After recounting the alleged racial incidents against Representatives John Lewis and Emanuel Cleaver, Travis contrasted the stereotype with what he actually observed: "But here's what you don't often see in the coverage of Tea Party rallies: Patriotic signs professing a love for country; mothers and fathers with their children; African-Americans proudly participating; and senior citizens bopping to a hip-hop rapper."
The next time someone in the mainstream media attempts to sell the Southern Poverty Law Center as a nonpartisan research group covering violence on all sides, this NBer will start asking exactly how many times the SPLC has covered left-wing violence.
Monday's announcement of FBI charges against a Christian militia rightfully drew attention from the national press. But some in the media couldn't help using it as a chance to promote partisan accusations. Within 48 hours of the charges brought public, both CNN and the Washington Post turned to the SPLC, with the former shamefully allowing the militia to be labeled a "patriot" group.
Too bad the SPLC wasn't around when House GOP Whip Eric Cantor received a death threat, or when a Republican office in Virginia was vandalized - both events covered by the Washington Post, but this time without any input from the SPLC.
"Imagine if somebody were to really sit down with Osama bin Ladin and say, 'Listen man, what is it that you're so angry at me about that you're willing to have people strap bombs to themselves, or get inside of airplanes and fly them into buildings?'"
So said actor Matthew Modine in an interview published at CNN.com Monday.
"That would be the miracle if we can get, sit down and talk to our enemies and have a fine way for them to hear us" (video embedded below the fold with partial transcript and commentary, h/t Hot Air):
(March 27th, 10:06 a.m. -- Please see update at the end of the post.)
What is the first step in the main stream media's handbook of liberal bias? Why, alter the headline to fit your agenda, of course.
To say that CNN was misleading in their headline about James O'Keefe is to be kind:
Feds punish ACORN filmmaker? Seems an odd choice of headline considering the article itself does not mention any punishment being doled out by the Feds - in fact the word ‘punish' or any other variation does not even appear in the article.
The actual story concerns the fact that prosecutors have reducedthe charges against O'Keefe and three others involved in the Landrieu phone incident. Perhaps CNN is confusing allegations and charges with actual punishment.
The Association of Community Organizations for Reform Now (ACORN) has announced that it is disbanding.
Though the hard-leftists that formed or were running it are likely to show up in some other venue and perhaps in a successor organization down the road (Update: or perhaps burrow themselves into the government, as NB commenter "Hunter 12" suggests), this is a moment to savor. Two twenty-somethings, acting entirely on their own, assisted later by a skilled mentor who knew the value of their work and how to maximize the mileage to be gained from it, brought down what had turned into a pretentious, intimidating, fraud-riddled wing of the Democratic Party's get out the vote effort. All that remains -- frankly more than should be allowed to remain -- is ACORN Housing Corporation. According to USA Today, the Wall Street Journal, whose related article is behind its subscription wall, is saying that ACORN Housing "has a separate budget and board."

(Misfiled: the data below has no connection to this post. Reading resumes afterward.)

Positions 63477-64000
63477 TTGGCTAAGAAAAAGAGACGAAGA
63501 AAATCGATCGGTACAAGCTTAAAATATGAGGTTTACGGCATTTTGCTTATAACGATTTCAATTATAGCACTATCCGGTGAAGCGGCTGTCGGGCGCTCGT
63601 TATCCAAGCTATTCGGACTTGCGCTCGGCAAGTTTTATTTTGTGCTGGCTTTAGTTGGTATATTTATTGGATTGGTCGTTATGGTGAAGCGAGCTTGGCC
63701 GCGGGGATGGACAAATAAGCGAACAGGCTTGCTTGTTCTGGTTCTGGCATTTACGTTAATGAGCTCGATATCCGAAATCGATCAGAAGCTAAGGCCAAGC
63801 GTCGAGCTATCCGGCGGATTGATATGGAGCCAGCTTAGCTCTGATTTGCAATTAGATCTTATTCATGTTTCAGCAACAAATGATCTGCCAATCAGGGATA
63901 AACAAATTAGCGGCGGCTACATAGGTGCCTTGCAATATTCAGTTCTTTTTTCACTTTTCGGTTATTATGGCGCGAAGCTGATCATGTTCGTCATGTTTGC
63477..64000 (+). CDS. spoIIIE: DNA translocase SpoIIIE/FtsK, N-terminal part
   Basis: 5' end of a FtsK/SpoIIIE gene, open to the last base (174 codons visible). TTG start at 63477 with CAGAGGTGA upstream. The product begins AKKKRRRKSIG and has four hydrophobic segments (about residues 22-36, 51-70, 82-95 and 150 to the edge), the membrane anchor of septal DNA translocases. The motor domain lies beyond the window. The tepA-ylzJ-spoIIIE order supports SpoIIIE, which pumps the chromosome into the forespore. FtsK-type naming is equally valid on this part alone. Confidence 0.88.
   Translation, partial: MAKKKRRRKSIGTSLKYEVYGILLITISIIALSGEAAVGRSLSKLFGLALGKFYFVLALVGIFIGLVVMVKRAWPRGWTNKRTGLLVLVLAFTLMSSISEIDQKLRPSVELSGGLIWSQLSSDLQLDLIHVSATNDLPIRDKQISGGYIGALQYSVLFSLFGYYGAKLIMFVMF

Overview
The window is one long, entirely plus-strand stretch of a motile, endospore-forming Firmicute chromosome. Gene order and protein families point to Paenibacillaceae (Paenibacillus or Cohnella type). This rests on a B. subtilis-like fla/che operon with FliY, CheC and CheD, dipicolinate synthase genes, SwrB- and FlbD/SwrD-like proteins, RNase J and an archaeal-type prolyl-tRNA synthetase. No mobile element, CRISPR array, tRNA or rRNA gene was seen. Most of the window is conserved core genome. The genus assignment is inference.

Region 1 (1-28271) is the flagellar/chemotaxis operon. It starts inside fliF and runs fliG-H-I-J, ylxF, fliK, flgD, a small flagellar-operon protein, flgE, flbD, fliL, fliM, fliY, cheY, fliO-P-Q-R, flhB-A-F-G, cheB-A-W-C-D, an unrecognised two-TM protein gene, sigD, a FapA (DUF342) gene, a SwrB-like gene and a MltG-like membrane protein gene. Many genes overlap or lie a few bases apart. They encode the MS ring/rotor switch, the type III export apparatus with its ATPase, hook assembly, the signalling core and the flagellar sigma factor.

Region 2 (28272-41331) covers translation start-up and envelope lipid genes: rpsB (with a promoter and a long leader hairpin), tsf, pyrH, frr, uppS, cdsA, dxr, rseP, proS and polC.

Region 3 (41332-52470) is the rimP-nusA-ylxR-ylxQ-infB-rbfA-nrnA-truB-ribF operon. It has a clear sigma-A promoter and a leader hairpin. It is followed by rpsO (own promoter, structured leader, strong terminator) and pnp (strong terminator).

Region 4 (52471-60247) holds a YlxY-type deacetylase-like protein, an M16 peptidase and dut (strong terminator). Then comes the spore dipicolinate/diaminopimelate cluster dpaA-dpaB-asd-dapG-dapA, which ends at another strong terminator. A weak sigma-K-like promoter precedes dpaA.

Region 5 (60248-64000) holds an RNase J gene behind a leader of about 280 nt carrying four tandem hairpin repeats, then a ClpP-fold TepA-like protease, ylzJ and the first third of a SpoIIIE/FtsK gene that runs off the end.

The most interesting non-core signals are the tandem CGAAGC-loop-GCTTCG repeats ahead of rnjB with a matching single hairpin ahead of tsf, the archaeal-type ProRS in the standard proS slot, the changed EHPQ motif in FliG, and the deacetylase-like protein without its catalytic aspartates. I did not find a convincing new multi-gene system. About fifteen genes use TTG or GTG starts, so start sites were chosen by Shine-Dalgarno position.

In one last act of sympathy, most of the press is giving ACORN's leaders a chance to vent without rebuttal and in some cases supplying their own sour grapes. Here are some examples:
CNN.com has an article on its website extolling the virtues of the Coffee Party. The glowing language the piece uses to describe the movement stands in stark contrast to the cable network's treatment of Tea Party groups over the past year.
It is plain now that CNN harbors no such ill will towards the Coffee Party, which reporter Jessica Ravitch described as just a bunch of everyday Americans gathering to express their dissatisfaction with the political status quo (gee, that sounds a lot like the Tea Party movement, but I digress).
The Anderson Cooper 360 blog on CNN.com capped a leftward trend during the week of March 1 with a post on Friday from Obama supporter Tanya Acker, who accused pro-life activists of "racial paternalism" for highlighting the high abortion rate among blacks. Earlier in the week, the blog promoted the latest anti-conservative study from the Southern Poverty Law Center and sought anti-Jim Bunning sob stories.
CNN, both on-air and on its website, highlighted how Democratic leaders and President Obama spoke more than twice as long as Republican leaders at Thursday's health care summit. CNN.com's Political Ticker on Thursday noted how Republicans "spoke for just 111 minutes, about 30 percent of the total speaking time." The statistic was also cited on Campbell Brown on Thursday and American Morning on Friday.
The network's Jeff Simon and Charles Riley put up a six-paragraph article on the lopsided figures on CNN.com at 7:12 pm Eastern time: "A CNN analysis of the meeting shows that Democrats - including President Obama, who helmed the meeting - were granted more than twice the amount of speaking time as Republicans. Democrats spoke for a total of 135 minutes while President Obama spoke for 122 minutes, for a total of 257 minutes. Republicans, meanwhile, spoke for just 111 minutes, about 30 percent of the total speaking time."
"I pray God when the Democrats take back control we don’t make the kind of naked power grab you are doing." - Joe Biden, 2005
Few Americans would be shocked to hear that members of Congress are not always consistent, and occasionally outright hypocritical. Very often, however, the liberal media attempts to downplay Democratic double standards and highlight Republican ones.
Each recent change in the congressional majority, it seems has brought calls from the newly dominant party for an end to the filibuster. This Democratic majority is no different.
When noting rhetorical inconsistencies, however, the mainstream media has jumped at the chance to note that Republicans, now using the filibuster as a potential means to block Democratic health care legislation, were ardent advocates of majoritarianism in the Senate only a few years ago (as demonstrated in the video below the fold).